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U.S. plan forces immigrants to wait until further away from border

With the opening of U.S. immigration processing centers in Colombia, Costa Rica and Guatemala, it is more certain than ever that these countries will become waiting rooms for asylum seekers seeking U.S. visas.

In Central America, where tens of thousands of people want to enter the U.S. without visas, the “safe move” initiative deployed by Washington expands legal avenues while keeping asylum seekers far from U.S. borders. Trying to. .

The new program follows the termination of Title 42, which allowed U.S. authorities to deport immigrants across the border and deny them the right to claim asylum under rules introduced in the wake of the COVID-19 pandemic. It started on May 11th.

Migrants should now look for virtual reservations on the movilidadsegura.org website, which is supported by the United Nations Refugee Agency and the International Organization for Migration.

New regional processing centers in Colombia and Guatemala will interview migrants to secure legal passage to the United States, Canada and Spain.

In Costa Rica, the Safe Mobility Office will help Nicaraguans and Venezuelans legally relocate if they have been in the country before June 12.

US officials consider the new plan a success.

A State Department official said it would expand the ways immigrants can legally obtain visas “instead of making dangerous journeys and trying to enter irregularly.”

Immigration from South America (mainly Venezuela and Ecuador) to the United States is increasing through Darien, a dangerous jungle isthmus between Colombia and Panama.

According to a recent United Nations statement, by 2023 more than 100,000 people have crossed the Darien River, a six-fold increase from the same period last year.

– Border –

U.S. officials hope the new processing center will help them determine whether migrants have a legal route to the United States and don’t need to put their lives in the hands of smugglers.

Carlos Sandoval, an academic at the University of Costa Rica, told AFP that the effort was in line with a strategy to move immigration to the south and implement “border controls before physical borders”.

“Mexico is the first border,” Sandoval said. But U.S. officials are “trying to impose border controls on Guatemala, which now extends to the south.”

More than 160,000 people tried to enter the United States from Mexico in March alone, according to the State Department.

– including flow –

Sandoval said three types of migrants flock to Central America on their way to the United States. Some are Central American. People from South America, mainly Venezuela. And finally people from other parts of the world.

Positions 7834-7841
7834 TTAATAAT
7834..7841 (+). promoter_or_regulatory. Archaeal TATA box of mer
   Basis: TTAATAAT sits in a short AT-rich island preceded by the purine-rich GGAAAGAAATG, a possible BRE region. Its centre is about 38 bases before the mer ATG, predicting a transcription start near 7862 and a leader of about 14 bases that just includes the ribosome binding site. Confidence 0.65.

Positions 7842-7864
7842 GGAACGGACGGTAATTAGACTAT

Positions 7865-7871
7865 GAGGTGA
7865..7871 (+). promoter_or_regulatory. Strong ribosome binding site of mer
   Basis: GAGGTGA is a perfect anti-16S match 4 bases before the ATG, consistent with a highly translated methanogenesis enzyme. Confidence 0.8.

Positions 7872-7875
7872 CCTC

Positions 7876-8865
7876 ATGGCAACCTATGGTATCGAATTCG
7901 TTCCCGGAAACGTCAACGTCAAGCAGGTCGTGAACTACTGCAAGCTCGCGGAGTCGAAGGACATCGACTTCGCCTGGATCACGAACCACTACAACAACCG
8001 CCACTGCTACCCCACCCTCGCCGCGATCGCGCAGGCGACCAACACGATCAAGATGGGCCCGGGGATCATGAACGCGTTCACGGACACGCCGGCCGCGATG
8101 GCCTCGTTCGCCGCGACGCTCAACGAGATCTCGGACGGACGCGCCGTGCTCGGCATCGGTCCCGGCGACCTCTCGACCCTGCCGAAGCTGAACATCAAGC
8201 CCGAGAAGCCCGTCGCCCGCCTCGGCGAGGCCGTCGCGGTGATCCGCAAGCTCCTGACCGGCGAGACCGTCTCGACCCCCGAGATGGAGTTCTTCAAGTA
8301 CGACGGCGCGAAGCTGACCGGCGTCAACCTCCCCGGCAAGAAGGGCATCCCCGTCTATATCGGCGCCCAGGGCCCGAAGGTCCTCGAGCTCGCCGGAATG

“Central America has been and will always be the waiting room,” he said.

Guatemala, Costa Rica and Colombia will be strategic countries to “contain these migrant flows,” said Gabriela Oviedo, Human Mobility Project Coordinator at the Center for Justice and International Law (CEJIL). .

– “Transit point” –

The U.S. has offered immigrants to wait for processing in their country of residence, although there is no guarantee that a visa will be issued.

A State Department official said the three countries will “help vulnerable refugees obtain the assistance they need” to obtain legal status on the ground while waiting for “legal passage to other countries, including the United States.” said there was a need.

But in downtown colonial Guatemala City, 23-year-old Venezuelan Diego Berrios is seeking funds to continue his journey north, even though a migration program has begun.

He arrived in Guatemala a few days ago and hopes to reach the U.S.-Mexico border as soon as possible with his wife and two daughters, ages 1 and 8.

“Here in Guatemala, this is just a transit point,” he told AFP.

Oviedo warned that “it is not yet clear” how the processing center will operate and what procedures will be followed.

“We don’t know how long it will take or what will happen to those who are denied regular permits. There is a lot of uncertainty,” she said.

https://www.newsmax.com/us/migrants-border-colombia/2023/06/17/id/1123942 U.S. plan forces immigrants to wait until further away from border

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